Tag Archives: post50womenwriters

Sadhvi Sez: OK, I get it.


On top of feeling like a crone (which I am), a lot of stuff seems to be happening to those I love and the planet.  How is one to cope with it all?  I mean, the town that some dear friend’s of mine (Tosh and Garima) live in was destroyed by a 1000-year-flood (Lyons, Colorado), another friend who is just one year older than me found out he has a couple of weeks to live after going in to the doctor’s to see about a bump on his head, if I think of the economy I get really nervous, and and and.

I try to not be negative, I really do.  And even when I think I am helping the planet by sending FB friends a petition to sign that I feel might make a difference, it can backfire:

“Please STOP sending me all of these causes…. Thank you I have my own causes….. I have unfriended you and still I am getting them….. because I am a friend of a friend of mine…. I am so sick of being bombarded with every bad piece of news out there ….people are just going numb ….to it all…. Everyone knows that everything is f—-d,,,, I think its time to start spreading a little joy instead of all of this fear……”

Ajita, I truly am sorry, and I get the cosmic message because I won’t be sending out any more petitions to be signed to stop Monsanto, have GMO’s labeled, or to try to get the world governments to join in to help the Fukishima disaster, I promise!

Instead, I am going to start to write posts with things that I am liking, and not just my favorite lipstick (which used to be Chanel because of the way it glided on my lips, plus the smell was a wonderful, subtle rose frangrance but is now some weird smell that makes me feel like I’ve put some sort of cheap air freshener on – yuck!).

It’s funny, but when I started writing for this blog many years ago, I was only going to share what makes me happy.  I guess I started to get a little too personal; call it the “FB” sydrome of thinking I should “share” everything.  It’s a sickness and I know the cure.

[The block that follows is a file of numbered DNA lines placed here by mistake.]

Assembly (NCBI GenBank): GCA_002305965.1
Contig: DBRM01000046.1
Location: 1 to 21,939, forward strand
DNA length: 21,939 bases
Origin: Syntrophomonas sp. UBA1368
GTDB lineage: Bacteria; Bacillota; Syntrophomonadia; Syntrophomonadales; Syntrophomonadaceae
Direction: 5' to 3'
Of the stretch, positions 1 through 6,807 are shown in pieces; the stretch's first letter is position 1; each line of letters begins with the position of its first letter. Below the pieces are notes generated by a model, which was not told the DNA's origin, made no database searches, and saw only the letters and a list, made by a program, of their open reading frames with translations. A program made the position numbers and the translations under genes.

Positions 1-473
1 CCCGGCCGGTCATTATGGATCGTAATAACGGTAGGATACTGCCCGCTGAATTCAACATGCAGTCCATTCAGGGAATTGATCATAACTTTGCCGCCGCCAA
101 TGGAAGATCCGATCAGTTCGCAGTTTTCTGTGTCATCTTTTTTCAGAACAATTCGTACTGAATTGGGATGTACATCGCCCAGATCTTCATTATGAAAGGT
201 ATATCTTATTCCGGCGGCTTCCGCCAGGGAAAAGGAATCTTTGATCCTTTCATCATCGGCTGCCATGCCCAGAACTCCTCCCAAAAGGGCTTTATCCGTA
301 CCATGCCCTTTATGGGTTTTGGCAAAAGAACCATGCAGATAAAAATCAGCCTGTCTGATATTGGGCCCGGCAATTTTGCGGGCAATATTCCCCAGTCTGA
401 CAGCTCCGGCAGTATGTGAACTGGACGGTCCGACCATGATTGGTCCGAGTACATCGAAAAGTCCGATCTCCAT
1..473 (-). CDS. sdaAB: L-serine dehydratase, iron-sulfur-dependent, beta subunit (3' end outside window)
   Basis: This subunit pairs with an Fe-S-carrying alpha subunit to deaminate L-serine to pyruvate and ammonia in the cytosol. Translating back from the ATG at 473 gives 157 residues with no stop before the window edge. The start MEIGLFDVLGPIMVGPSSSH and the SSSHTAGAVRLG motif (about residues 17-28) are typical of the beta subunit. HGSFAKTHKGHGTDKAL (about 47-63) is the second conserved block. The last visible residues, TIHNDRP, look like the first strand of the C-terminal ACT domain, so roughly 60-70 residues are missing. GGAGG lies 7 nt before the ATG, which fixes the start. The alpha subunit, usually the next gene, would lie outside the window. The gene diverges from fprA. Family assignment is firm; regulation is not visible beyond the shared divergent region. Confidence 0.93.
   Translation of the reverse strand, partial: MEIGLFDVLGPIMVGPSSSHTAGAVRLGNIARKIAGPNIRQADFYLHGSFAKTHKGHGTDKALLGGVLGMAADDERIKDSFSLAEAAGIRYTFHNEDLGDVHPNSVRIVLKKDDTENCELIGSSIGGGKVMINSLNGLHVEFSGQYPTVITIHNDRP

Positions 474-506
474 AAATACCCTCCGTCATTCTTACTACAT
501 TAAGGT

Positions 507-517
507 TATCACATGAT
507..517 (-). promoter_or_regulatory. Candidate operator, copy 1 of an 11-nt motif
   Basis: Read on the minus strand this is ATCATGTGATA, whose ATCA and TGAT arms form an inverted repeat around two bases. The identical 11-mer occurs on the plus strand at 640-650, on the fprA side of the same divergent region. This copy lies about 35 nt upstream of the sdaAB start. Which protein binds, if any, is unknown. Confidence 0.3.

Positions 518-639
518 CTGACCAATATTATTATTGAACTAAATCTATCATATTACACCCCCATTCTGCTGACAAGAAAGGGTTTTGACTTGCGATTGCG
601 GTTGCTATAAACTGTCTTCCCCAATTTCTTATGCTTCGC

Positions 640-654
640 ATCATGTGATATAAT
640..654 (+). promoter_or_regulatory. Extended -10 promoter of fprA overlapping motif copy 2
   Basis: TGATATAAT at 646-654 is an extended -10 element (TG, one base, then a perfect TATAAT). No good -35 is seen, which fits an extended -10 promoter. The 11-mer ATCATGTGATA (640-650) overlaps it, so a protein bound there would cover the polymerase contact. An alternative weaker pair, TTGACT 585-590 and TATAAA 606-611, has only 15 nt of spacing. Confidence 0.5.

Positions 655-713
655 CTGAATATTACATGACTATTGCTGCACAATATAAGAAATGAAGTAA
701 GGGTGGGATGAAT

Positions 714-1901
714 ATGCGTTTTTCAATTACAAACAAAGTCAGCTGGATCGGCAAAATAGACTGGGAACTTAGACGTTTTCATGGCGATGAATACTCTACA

So what am I liking right now?  It’s the 21-Day Mantra Meditation Journey with Deva Premal and Miten.  I have loved singing since way back when we went to Catholic mass every week.  I can’t think of anything that I would rather be doing.  Chanting to the divine is just, well, divine, and I had forgotten about it and the places it takes me.

Take a look at the clip below, and if you’re interested, click here to jump in.

Thank You Deva and Miten!


Taking Advantage of Low Interest Rates in The Twilight Zone

Oops50 Carine Photo

I know I’m not the first, nor will I be the last person to express horror over the process of trying to get a mortgage refinance on a home loan. How many blogs are there in the world on surviving cancer, heartbreak, menopause or the death of a loved one?  I can’t imagine; but I figure everyone who writes about a tired subject gets to add something new to the conversation — maybe, hopefully — and, most importantly, gets to relieve themselves of the stress in the telling. So, forgive me for writing about an experience that has been told before, but the stress nearly did me in!